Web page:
“A typical example might involve a contractor requesting a permit to bring in a lot of equipment to do work on a particular street,” Griffin added.
“While it’s normal for the clerk to use the legacy system to check for conflicts on the same street where the permit is being requested — in fact, the legacy system is automated in this regard — it’s not common to investigate ‘around the corner’ or the area surrounding a location,” he pointed out.
“In fact, the legacy system does not understand the concept of ‘around the corner’ or ‘nearby.’ Now that the data is presented on a map, staff can easily browse the area to check for conflicts that the legacy system is not built to detect. As a result,” Griffin noted, “[a] permit might be postponed for another date if it’s found, for example, that a film shoot is occurring around the corner on the same day as the requested permit.”
Such efforts are paying dividends in terms of employees’ ability to make better use of all the data the NYC DoT has available — and that translates into improved government services.
Department end users are now going beyond just requesting access to spatial representations of DoT operational data sets — they’re making use of data sets and imagery from other agencies as well. These are now rendered as overlays on base maps and are available on demand.
“Before there were map layers, the department relied on deep institutional memory. As attrition has taken its toll on that memory, interactive maps presenting vast amounts of data have begun to fill the gaps,” commented Griffin.
“A simple example of this is seen in neighborhoods which have undergone transition, and, as a result the permit process has had to be modified. Manhattan’s Financial District used to be empty by night, and therefore permits were issued that required all noisy work activities to occur during the overnight period.
“Now the neighborhood has turned into a vibrant residential community, as an up-to-date land use map will demonstrate. As a result, a staff member who has no knowledge of this neighborhood transition can be depended on to issue a permit which will not allow that noisy nighttime work,” he said.
The challenges to successfully employing GIS technologies are not to be underestimated, however. The technological prerequisites can be substantial, especially for small IT departments and organizations unfamiliar with GIS. Also, end users’ ingrained habits concerning data access, presentation and use can forestall effective adoption.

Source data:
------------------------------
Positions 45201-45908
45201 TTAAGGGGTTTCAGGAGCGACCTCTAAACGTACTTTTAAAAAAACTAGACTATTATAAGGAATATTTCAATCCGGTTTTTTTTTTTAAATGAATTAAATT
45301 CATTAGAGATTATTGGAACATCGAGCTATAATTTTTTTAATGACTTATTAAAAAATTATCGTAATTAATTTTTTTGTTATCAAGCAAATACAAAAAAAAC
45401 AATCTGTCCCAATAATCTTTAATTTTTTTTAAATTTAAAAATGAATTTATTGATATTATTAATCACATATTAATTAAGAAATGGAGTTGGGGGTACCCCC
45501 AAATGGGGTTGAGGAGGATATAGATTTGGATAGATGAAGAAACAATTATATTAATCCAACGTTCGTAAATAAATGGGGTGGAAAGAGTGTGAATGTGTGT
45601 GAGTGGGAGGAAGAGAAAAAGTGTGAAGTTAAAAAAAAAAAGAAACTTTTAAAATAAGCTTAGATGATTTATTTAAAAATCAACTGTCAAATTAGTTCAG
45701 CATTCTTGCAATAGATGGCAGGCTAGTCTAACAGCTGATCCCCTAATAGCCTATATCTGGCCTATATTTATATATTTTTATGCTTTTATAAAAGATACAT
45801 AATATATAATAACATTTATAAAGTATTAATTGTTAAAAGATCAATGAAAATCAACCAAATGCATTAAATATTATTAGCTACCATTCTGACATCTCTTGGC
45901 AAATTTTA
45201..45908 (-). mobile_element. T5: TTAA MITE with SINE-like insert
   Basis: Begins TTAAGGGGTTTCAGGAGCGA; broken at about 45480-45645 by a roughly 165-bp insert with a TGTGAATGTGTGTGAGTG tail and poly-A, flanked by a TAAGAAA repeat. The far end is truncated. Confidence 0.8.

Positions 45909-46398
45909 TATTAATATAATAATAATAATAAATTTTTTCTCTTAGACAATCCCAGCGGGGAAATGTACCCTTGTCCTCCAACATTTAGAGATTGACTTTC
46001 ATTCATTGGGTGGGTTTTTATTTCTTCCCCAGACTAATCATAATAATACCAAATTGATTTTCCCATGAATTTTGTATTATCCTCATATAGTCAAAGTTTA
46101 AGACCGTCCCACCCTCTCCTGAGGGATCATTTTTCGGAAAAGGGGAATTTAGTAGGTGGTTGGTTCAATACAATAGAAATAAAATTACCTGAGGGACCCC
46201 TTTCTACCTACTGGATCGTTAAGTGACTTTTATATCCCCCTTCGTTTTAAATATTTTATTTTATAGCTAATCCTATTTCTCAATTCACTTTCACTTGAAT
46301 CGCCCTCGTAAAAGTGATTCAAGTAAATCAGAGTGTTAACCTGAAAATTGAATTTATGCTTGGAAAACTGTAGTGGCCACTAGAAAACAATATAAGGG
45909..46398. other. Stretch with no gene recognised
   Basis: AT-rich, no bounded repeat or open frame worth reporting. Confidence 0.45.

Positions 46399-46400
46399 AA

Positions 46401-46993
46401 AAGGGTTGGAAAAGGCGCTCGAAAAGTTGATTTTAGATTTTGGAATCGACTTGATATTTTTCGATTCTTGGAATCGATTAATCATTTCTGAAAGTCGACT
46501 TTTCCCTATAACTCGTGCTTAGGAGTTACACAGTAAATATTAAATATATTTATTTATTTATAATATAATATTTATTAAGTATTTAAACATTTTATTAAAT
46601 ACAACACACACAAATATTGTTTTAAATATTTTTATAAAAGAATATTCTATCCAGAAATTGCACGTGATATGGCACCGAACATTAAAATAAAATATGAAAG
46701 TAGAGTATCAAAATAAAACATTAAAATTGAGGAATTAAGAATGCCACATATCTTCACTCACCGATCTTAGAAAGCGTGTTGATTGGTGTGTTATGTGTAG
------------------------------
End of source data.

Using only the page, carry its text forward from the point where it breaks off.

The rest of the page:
“As GIS software is becoming more affordable and of growing interest to the business world, its potential is often undermined,” noted Stephen Few, principal of Perceptual Edge in Berkeley, Calif.
“As is the case with any technology in its early days of adoption, people often use it in silly ways and implement it ineffectively,” he told the E-Commerce Times.
“As organizations become excited about the potential of geospatial displays, they have a tendency to throw things on a map just because they can, even when this representation of the data doesn’t reveal anything useful. You cannot just throw data on a map and expect it to be useful. To work effectively, seeing the data arranged geographically must add useful meaning, and the display must be designed in a way that people can actually understand,” Few emphasized.
As a pioneering GIS systems developer, ESRI has accumulated a lot of experience dealing with these issues.
“The most successful implementations are those in which GIS technology becomes a part of the total business process,” Bills remarked. “We should not think of GIS as something which stands apart and is performed in a back room somewhere, but rather it should be seamlessly integrated into existing processes in ways that may not always be apparent to the user.”
Geographic Information Systems, Part 1: Business Decision Making